As much as following tourist guides and other travel blog posts can be a safe way to prevent bad meals, it can be quite a limiting cycle as it prevents you from discovering new food spots while you're searching for that specific shopfront and limits your food path to one already trodden.


Thank goodness we strayed from the itinerary, so to speak, and ducked inside Waguriya (和栗や), a little dessert shop in Yanaka Ginza and a definite recommendation for your Tokyo travels. Winter is chestnut (kuri 栗) season in Japan but if Waguriya's name is anything to go by (literally 和 = Japanese, 栗 = Chestnut, や = shop), the store specialises in chestnut presumably all year round. There are also other traditional Japanese desserts with a modern, Western twist and famous Japanese green tea. The traditional roots were immediately obvious from its minimal, tasteful furnishings to the gorgeously made plates, cutlery and glasses.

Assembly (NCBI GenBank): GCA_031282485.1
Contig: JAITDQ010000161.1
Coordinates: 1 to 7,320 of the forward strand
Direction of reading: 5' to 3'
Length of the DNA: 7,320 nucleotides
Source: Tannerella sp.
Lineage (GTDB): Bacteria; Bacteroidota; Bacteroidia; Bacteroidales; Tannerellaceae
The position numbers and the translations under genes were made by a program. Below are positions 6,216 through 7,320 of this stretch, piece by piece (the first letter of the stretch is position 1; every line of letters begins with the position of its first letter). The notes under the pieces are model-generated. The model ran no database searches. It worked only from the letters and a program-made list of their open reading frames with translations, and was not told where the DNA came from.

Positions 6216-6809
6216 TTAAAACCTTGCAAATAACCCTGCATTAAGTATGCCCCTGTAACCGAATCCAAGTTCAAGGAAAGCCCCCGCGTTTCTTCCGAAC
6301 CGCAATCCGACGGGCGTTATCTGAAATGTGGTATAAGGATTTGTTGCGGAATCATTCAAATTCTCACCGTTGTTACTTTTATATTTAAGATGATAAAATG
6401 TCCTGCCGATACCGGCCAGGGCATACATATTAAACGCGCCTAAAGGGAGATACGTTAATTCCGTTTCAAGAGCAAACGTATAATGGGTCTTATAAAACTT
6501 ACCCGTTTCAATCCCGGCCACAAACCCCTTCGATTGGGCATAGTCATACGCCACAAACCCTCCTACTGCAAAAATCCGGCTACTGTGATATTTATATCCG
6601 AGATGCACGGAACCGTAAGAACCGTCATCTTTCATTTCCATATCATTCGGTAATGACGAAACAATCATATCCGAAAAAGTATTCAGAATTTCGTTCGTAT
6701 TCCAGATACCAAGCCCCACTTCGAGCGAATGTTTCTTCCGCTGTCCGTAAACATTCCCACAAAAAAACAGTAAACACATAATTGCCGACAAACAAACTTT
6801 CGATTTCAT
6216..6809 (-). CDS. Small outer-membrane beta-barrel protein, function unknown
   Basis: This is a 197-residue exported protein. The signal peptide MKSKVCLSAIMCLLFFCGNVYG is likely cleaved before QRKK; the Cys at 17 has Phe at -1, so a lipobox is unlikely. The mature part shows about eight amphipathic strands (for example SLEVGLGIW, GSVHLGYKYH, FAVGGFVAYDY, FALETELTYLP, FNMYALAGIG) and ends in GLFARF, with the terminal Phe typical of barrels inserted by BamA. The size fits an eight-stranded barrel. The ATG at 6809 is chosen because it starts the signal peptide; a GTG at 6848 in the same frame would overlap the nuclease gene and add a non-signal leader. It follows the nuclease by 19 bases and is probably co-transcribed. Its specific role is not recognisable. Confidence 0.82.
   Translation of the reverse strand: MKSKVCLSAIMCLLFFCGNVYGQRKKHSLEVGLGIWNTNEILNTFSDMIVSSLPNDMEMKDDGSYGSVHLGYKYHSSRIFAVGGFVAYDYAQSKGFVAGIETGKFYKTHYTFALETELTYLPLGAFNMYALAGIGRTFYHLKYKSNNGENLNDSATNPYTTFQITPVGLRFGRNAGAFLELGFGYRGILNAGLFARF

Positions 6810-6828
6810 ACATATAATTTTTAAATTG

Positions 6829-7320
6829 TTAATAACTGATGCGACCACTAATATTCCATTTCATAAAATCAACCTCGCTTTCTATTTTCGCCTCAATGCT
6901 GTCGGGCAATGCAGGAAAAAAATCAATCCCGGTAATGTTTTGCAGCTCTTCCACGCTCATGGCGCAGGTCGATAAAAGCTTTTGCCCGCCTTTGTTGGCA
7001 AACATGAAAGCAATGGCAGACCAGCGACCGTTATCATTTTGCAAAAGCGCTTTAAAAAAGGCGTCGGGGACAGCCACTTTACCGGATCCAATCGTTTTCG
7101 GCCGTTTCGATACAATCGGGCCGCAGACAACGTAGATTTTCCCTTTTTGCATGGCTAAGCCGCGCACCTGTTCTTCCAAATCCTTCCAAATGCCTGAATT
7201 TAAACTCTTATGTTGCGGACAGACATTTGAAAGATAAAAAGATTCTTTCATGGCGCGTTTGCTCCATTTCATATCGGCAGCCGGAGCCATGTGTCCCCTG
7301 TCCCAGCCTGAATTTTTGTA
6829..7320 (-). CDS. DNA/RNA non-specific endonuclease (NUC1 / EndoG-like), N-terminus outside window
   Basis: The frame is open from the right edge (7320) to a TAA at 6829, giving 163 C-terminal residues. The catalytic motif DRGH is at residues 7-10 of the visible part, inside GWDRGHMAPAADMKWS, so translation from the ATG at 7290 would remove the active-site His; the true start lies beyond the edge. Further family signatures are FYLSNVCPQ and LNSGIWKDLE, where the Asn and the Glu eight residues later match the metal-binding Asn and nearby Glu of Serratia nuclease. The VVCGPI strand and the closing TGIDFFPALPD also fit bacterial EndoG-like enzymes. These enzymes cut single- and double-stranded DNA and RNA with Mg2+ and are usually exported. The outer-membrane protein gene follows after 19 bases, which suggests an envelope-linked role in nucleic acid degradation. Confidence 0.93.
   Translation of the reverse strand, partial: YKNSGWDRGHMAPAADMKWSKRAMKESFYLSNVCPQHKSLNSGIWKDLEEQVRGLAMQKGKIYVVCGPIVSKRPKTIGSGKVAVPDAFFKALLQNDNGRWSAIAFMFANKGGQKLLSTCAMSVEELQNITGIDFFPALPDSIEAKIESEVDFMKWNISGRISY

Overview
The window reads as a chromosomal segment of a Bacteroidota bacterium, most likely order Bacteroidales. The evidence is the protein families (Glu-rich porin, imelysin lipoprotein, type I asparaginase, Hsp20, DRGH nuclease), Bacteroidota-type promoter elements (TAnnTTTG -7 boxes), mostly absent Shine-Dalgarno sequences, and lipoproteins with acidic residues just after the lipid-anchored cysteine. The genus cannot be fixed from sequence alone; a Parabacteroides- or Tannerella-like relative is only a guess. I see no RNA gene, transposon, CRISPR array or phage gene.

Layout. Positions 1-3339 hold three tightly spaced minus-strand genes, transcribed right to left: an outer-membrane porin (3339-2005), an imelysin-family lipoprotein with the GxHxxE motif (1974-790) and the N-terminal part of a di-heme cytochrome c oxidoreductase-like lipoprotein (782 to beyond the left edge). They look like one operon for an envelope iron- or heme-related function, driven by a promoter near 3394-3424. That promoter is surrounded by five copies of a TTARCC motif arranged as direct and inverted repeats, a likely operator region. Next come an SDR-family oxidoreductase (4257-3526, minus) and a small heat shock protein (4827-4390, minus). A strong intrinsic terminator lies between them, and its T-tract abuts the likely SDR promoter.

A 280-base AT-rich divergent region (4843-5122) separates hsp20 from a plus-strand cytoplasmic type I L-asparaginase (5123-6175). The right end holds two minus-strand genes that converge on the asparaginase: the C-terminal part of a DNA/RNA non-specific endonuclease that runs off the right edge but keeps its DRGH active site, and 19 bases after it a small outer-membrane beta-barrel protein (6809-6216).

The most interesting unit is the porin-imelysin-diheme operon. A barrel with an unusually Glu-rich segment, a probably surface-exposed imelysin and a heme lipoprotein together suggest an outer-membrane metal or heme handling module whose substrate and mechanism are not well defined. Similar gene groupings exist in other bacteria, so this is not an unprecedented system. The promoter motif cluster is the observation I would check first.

Kurikaoru Mont Blanc (栗薫モンブラン)

The top layer of the 'Mont Blanc' was composed of strings of creamy chestnut - quite sweet but mostly a natural sweetness. Fresh cream separated this layer from the darker layer, which was still a chestnut flavour but less finely ground and more vivid in flavour. This was all supported by a super crumbly, biscuity base.

Kurikaoru Parfait (栗薫パフェ)

The parfait was an even more complex dessert, despite its diminutive size. There's a biscuit base at the bottom, along with slivers of meringue for some variation in the texture, as well as banana pieces. I usually dislike banana or banana flavours in any dessert but this pieces were not quite ripe, meaning the flavour was very light and didn't dominate the chestnut. I suspect it was added for its interesting semi-firm texture. The whole parfait was topped by a sweet chestnut paste, along with cubes of yellow chestnut. I'm not sure if they're cooked in different ways or if they're different kinds of chestnut but it's quite amazing how many different forms it can take. You'd think the flavour would verge on being one-note but the interesting textural elements prevent it from being so.